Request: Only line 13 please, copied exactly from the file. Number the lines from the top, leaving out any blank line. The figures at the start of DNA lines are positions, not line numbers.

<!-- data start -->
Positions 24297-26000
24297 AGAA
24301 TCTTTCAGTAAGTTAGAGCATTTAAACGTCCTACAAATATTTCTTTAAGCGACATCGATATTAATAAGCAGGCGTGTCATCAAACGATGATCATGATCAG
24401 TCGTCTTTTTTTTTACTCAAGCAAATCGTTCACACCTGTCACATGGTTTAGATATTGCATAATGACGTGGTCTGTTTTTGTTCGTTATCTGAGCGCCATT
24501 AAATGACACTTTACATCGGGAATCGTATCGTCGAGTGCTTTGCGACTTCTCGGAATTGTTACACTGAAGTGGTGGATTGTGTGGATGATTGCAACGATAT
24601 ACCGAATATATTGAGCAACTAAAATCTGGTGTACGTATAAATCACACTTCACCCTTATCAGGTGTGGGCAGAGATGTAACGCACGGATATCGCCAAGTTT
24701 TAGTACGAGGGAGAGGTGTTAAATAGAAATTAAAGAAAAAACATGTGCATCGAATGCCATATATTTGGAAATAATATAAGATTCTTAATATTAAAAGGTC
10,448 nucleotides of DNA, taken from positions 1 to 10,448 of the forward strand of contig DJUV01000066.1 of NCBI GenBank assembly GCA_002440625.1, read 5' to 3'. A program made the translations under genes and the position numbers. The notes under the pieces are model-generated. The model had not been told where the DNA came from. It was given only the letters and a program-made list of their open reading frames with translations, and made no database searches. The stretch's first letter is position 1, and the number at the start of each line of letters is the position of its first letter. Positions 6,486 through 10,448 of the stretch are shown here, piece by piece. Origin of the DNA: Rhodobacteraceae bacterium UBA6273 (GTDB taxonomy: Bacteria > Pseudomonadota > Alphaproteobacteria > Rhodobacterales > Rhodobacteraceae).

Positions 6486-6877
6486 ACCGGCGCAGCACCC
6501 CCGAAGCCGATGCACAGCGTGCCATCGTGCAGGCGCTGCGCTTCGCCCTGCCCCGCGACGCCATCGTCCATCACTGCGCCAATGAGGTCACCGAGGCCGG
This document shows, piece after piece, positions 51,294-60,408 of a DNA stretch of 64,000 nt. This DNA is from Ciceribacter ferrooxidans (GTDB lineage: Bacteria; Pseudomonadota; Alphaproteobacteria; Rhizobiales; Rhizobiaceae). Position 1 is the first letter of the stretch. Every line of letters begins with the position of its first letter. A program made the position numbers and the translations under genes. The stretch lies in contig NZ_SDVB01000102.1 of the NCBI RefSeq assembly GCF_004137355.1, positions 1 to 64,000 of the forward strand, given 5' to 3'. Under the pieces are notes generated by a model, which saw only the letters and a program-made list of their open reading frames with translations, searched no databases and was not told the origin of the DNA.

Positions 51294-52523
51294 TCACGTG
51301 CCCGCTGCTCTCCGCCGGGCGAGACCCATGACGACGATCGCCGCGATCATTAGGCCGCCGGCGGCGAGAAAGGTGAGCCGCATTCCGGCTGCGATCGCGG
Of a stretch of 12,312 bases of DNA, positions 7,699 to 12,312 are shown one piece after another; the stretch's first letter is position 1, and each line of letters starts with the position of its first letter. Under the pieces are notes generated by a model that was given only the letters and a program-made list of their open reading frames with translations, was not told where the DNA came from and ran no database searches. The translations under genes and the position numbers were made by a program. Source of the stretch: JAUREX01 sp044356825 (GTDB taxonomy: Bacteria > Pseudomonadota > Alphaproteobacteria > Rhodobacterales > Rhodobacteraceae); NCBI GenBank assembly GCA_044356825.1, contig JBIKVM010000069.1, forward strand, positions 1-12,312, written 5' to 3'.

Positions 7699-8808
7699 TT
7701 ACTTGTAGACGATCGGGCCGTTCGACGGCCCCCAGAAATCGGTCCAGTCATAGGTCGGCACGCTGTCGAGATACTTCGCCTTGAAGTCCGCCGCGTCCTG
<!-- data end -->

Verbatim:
Positions 51294-52523